BREAKING: Hostages are being forced to hold an ISIS flag at a Lindt cafe in Sydney’s Martin Place, as police man the doors outside #7NEWS
Live blogging and rolling coverage of the event by many major news organisations helped to inform the public but it also spread misleading claims early on. Among the false claims was that an Islamic State flag was being used in the siege and that Sydney air space had been closed. Journalists and citizen commentators also speculated about the gunman’s motivations, what weapons the hostage-taker may have had and if or how the siege was related to terrorism.
A number of professional media organisations released reports over the course of the siege to help the public sift facts from speculation and myth. The Australian Broadcasting Corporation wrote a list of “what we do and don’t know”. The Sydney Morning Herald wanted to update the myths circulating on social media and The Guardian Australia released, “what we know so far”.
“This is a complex story — and one full of ethical risks and verification pitfalls. It also has the potential to do significant harm to Muslim Australians if it is mishandled, through the magnification of inaccurate information, prejudicial tropes and myths,” Julie Posetti, WAN-IFRA and World Editors Forum Research Fellow told the Conversation UK.
Correcting the record in realtime
As journalists navigated the complex breaking story, their errors were corrected in realtime by their followers.
Early on in the siege, professional journalists claimed that an IS flag was seen at the cafe.
Ben Cubby, deputy editor of The Sydney Morning Herald, was among them.
Other media professionals, citizen journalists and general public quickly asked for verification of this claim.
Then, reporters began to publicly respond to the ethical dilemmas presented by the gunman attempting to issue demands through the media, and police asking them to withhold details of their manoeuvres.
Murdoch’s Sydney tabloid The Daily Telegraph published this headline in their special 2pm edition, “IS takes 13 hostages in city cafe siege” with “Death cult CBD attack”. The claims that the gunman was a member of the “IS” and a “death cult” do not appear to have been verifiable at the time of publication.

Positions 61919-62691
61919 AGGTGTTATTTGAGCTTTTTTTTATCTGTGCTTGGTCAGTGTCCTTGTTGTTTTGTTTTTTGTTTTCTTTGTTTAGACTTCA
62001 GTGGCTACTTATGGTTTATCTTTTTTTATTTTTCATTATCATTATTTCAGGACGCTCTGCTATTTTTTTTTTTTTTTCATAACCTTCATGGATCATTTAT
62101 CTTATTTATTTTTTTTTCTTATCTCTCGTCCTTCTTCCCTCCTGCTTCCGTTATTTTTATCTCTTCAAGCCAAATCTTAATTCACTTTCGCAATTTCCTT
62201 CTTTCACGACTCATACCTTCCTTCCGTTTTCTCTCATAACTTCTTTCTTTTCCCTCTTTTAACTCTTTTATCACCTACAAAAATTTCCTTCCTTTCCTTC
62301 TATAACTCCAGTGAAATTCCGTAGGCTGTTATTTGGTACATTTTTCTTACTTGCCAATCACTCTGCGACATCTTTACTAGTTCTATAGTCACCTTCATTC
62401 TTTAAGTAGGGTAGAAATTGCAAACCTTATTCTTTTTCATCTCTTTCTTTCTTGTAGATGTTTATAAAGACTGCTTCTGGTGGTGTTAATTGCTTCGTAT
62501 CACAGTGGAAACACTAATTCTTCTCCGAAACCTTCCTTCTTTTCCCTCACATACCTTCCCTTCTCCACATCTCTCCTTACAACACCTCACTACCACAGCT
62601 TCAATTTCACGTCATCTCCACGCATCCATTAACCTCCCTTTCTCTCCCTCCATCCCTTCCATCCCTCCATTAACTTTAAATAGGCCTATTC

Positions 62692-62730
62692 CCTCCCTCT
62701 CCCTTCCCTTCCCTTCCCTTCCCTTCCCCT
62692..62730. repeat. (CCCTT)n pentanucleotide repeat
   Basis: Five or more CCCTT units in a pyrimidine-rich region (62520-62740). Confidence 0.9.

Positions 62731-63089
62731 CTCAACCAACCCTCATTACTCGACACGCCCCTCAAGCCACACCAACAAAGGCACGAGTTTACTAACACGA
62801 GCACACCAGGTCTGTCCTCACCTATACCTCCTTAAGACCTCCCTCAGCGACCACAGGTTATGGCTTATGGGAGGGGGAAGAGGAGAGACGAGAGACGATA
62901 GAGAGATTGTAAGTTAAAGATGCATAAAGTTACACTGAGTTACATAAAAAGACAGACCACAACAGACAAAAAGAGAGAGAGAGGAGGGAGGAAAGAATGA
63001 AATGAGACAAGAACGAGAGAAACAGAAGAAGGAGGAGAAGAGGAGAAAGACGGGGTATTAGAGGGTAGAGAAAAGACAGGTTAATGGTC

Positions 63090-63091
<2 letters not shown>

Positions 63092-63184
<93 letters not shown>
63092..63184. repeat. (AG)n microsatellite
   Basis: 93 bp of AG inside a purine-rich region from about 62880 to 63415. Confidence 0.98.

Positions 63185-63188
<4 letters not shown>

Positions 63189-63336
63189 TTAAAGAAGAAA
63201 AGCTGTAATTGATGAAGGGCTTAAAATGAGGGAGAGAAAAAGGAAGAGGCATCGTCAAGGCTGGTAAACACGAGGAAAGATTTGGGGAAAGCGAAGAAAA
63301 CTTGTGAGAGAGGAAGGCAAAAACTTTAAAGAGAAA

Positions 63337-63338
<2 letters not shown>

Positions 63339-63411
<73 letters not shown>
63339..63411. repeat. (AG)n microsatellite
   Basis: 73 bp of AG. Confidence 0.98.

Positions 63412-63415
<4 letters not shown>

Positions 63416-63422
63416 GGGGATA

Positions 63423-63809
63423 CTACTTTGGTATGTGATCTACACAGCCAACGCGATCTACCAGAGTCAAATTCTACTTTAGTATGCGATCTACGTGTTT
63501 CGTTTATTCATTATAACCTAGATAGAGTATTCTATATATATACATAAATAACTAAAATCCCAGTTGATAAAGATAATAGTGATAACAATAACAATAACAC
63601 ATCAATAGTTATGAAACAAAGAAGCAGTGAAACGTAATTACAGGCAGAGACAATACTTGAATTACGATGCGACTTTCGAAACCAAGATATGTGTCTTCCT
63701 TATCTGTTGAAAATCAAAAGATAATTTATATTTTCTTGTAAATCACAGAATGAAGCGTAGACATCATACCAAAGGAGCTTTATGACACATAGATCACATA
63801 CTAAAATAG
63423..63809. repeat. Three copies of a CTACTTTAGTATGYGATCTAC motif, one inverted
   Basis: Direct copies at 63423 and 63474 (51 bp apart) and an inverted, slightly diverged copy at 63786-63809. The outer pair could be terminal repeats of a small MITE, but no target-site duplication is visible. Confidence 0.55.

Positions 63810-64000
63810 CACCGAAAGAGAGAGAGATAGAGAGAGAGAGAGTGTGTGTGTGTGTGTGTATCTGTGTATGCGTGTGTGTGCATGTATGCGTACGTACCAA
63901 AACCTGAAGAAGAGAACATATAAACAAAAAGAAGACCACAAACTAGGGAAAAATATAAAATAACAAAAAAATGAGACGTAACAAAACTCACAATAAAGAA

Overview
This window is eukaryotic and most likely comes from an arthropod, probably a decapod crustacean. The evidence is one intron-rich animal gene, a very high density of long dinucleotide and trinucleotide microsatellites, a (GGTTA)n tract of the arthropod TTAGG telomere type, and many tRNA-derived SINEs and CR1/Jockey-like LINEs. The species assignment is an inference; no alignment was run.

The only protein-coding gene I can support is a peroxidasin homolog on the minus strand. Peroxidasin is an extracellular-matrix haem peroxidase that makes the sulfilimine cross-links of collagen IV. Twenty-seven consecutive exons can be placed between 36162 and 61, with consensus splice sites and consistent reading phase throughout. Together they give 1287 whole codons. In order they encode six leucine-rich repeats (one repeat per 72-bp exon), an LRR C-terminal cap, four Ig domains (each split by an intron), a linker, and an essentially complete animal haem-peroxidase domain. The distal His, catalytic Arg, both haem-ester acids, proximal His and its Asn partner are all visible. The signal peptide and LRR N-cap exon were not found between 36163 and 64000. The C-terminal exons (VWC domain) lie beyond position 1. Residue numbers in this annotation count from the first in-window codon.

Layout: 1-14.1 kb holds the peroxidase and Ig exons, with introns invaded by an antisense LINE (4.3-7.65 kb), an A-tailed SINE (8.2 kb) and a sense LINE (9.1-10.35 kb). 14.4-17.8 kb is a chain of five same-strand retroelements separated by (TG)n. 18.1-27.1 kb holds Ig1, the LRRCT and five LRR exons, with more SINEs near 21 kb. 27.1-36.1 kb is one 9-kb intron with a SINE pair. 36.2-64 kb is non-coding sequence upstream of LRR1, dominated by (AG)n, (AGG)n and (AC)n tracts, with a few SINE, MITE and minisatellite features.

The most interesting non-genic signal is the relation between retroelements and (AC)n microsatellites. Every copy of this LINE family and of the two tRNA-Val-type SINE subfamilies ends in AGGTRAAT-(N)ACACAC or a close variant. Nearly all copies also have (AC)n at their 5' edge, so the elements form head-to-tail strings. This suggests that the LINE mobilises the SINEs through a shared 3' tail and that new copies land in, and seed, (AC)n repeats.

Hostages contacted various media organisations with demands from the gunman. NSW Police asked media organisations not to report on the demands and they largely complied. The ABC 7:30 Report knew the identity of the gunman, before news outlets were permitted to release his name, but as interview producer for the ABC 7:30 Report, Julia Holman tweeted, they will not reveal him, as requested by police.
Risk to Muslim community
There were calls for calm during the siege by the NSW police and the Australian Muslim community. And there was a positive response from some social media users, with the hashtag #illridewithyou becoming the world number one trending topic on Twitter. The hashtag was started to show support for Muslim Australians following the siege. People offered to accompany Muslim Australians who feared riding on public transport alone.
“The initial offer of help was retweeted several hundred times and the hashtag became a forum for those expressing support and empathy for Muslims who were feeling targeted. According to Twitter Australia, 12 hours after the siege began, there were 90,000 tweets (or 260 per minute) referencing #illridewithyou,” Posetti said.
“Social media both speeds up the coverage of a story such as this and risks magnifying inaccuracies. It allows journalists to interact directly with witnesses and official sources in real time, but it poses a significant problem for law enforcement as citizen reporters and witnesses gathering near the scene join mainstream media in sharing pictures, video and details of police manoeuvres in the midst of a delicate hostage crisis,” she said.